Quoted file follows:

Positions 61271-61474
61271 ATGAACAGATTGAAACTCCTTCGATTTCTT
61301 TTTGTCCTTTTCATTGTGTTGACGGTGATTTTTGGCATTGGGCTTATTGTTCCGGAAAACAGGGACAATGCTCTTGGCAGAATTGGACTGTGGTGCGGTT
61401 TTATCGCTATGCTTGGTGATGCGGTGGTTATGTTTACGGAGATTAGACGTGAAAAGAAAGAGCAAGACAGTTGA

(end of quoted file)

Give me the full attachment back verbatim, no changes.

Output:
Positions 61271-61474
61271 ATGAACAGATTGAAACTCCTTCGATTTCTT
61301 TTTGTCCTTTTCATTGTGTTGACGGTGATTTTTGGCATTGGGCTTATTGTTCCGGAAAACAGGGACAATGCTCTTGGCAGAATTGGACTGTGGTGCGGTT
61401 TTATCGCTATGCTTGGTGATGCGGTGGTTATGTTTACGGAGATTAGACGTGAAAAGAAAGAGCAAGACAGTTGA